That's a good point. So. But for the most part, spaghetti on ice cream. It's like, is that, like, different in a way that your customers are gonna love? Like, probably not. Like, if you asked a few people, would you even try this? Most of the time, you're gonna be like, no. Like, no, that's too different. It's not different in the right way. So we aim for things that are different in a way that your customers love.

Daniel Den [00:13:05]:

One of the best examples of this classic example, if you want to see the absolute best pitch of all time, 2009, when Steve Jobs introduced the first iPhone, I consider that the best sales pitch of all time. It was different in all the way people. All the ways people wanted. He walked through all the logic behind. Now it's the three and one, and it's got this and it's got that, and it's touchscreen, and we got rid of the buttons, and it was just incredible. And it was a sales pitch that ultimately sold hundreds of billions of dollars of product. So I consider that the best sales pitch of all time.

Sara Lohse [00:13:47]:

And I included that in my, in my book as one of like the best of all time as well. It was.

Daniel Den [00:13:52]:

Oh, what?

Sara Lohse [00:13:53]:

It didn't, yeah, it didn't just launch the, like the iPhone, it launched like the brand. I think it was like almost like a re, like rebirth of Apple.

Larry Roberts [00:14:01]:

Just from that, I include, I included it in my book.

Sara Lohse [00:14:05]:

Did you?

Daniel Den [00:14:06]:

Oh, well. Well, now I feel like I missed out because I don't think I included that pitch. But we can all agree it's like pretty much the best pitch of all time. Yes, it was different. And was it, was it a roll of the dice? Well, yes and no, because there was enough R and D done and talking to people and understanding what the market wanted and then launching something completely different. But they knew that their dream customers were going to love it when they launched it. They, like, they knew, like, people are going to want this, like, without a doubt. And here's all the reasons why.

Daniel Den [00:14:46]:

And we talked to all these people and then we did all this R and D and then we invested in this and then we bought this technology and people are going to absolutely love it because they love x, y and z already. And yeah, there was a bajillion reasons. And then compare that to spaghetti on salad ice cream and it's night and day the difference. So the trick is be different in a way that your customers love. And I read a lot of business books, so when it comes to the box, I'm like, if I have a business book and then I have an experience tied to it in some way, I already love reading business books, but I also love a great experience. So if that great experience can help me consume the, the book in a more enjoyable way, then obviously it's going to increase consumption. And we were right. So that was one of the biggest things that we kind of uncovered.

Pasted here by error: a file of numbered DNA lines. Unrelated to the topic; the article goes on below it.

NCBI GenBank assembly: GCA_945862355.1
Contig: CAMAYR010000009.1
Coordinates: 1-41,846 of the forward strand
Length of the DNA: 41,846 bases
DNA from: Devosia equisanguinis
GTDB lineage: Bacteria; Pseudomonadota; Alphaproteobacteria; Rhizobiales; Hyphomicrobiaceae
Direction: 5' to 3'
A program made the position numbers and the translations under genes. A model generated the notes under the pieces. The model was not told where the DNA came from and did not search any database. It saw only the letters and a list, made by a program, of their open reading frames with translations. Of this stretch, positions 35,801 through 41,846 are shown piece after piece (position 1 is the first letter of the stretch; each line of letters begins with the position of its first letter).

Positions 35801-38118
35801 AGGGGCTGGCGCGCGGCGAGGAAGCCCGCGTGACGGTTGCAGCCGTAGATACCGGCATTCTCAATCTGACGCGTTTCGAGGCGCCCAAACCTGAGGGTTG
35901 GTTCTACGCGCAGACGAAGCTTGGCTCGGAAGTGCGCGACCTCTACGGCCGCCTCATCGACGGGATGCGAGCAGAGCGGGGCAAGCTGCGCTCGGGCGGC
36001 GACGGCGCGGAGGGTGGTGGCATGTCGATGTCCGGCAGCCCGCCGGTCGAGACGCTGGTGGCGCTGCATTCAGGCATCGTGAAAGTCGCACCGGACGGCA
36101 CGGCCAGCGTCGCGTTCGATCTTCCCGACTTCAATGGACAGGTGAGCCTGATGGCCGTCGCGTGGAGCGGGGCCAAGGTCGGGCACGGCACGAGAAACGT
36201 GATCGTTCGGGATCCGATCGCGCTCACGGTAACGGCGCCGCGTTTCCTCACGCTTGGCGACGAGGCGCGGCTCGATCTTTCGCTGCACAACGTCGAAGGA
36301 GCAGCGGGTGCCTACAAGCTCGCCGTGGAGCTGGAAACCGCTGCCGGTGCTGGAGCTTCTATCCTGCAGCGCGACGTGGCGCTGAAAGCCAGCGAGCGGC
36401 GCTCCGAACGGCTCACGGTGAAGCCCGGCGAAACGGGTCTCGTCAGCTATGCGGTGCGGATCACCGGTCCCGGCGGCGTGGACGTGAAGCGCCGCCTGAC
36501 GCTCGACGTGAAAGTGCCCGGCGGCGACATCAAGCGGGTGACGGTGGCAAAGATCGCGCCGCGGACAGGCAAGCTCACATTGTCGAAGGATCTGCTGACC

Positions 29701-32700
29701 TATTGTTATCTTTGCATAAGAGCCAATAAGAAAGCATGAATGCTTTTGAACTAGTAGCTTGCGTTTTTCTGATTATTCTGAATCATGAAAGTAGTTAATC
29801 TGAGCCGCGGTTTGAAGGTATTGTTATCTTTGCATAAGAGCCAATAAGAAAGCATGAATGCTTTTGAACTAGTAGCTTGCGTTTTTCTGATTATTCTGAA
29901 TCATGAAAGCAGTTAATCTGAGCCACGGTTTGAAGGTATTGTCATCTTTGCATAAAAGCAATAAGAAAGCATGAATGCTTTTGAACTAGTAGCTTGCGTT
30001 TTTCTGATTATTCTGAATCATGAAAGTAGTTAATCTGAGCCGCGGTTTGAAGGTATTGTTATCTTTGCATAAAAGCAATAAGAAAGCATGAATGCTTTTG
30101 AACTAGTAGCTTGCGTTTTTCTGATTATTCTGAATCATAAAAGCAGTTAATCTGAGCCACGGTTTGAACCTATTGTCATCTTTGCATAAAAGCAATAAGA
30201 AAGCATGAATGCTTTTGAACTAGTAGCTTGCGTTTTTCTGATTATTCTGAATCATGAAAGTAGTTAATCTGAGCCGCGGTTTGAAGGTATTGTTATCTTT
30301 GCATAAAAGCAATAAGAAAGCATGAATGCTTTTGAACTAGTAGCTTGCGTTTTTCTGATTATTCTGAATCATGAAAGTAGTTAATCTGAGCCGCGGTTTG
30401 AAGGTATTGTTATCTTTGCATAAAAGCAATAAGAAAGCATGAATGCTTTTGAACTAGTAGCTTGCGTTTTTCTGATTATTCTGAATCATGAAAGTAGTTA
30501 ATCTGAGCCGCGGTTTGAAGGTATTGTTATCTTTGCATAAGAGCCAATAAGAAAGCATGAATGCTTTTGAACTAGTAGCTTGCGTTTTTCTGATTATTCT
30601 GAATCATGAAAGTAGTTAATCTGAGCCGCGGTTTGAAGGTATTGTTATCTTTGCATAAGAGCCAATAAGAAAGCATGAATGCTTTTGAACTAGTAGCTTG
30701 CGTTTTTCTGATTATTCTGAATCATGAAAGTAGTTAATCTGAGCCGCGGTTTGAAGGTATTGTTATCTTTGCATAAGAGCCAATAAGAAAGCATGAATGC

Larry Roberts [00:15:37]:

Yeah. Well, let me, let me just clarify. So you're telling me that if I read the book, it's going to walk me through all of the fun stuff in the box?

Daniel Den [00:15:46]:

Yeah. You already opened up all the envelopes. So for you, it's a project of the work.

Sara Lohse [00:15:49]:

I did it.

Larry Roberts [00:15:50]:

I did speak, because after our conversation a couple weeks ago, I was like, well, I got to see what all this is about. So what you're telling me is that you created this book. And again, reading the book takes you through all of the different components that are in the box as well. So it's not just sitting here reading a book. It's experiencing the book and experiencing the branding and the brand activation that occurs while reading the book. Is that it? Yeah.

Sara Lohse [00:16:21]:

Makes me think of, like, the choose your own adventure books back in, like, middle school. I don't know if I read those.

Larry Roberts [00:16:26]:

I love them. Go to the library and check out everyone that was on the shelf.

Daniel Den [00:16:33]:

And then I would cheat. I would. I would be like, no, no, go back.

Sara Lohse [00:16:37]:

Pick another.

Daniel Den [00:16:38]:

I'm going back to page 34. That is not how I want this to end.

Larry Roberts [00:16:42]:

Yeah, yeah, exactly.

Sara Lohse [00:16:44]:

No, that's really cool. I mean, we've talked about this in terms of the, like, events that we do. And when we're having, like, expo hall tables and booths at events, you have to do something that is a experiential and be really connected to the audience. And that has been amazing. With, like we talked about before that user generated content, we had an event that was very much like an older woman crowd. So we had a friendship bracelet making station and everyone was posting their bracelets that they. We are about branding and your brand. So we let you put your own brand on a bracelet.

Sara Lohse [00:17:21]: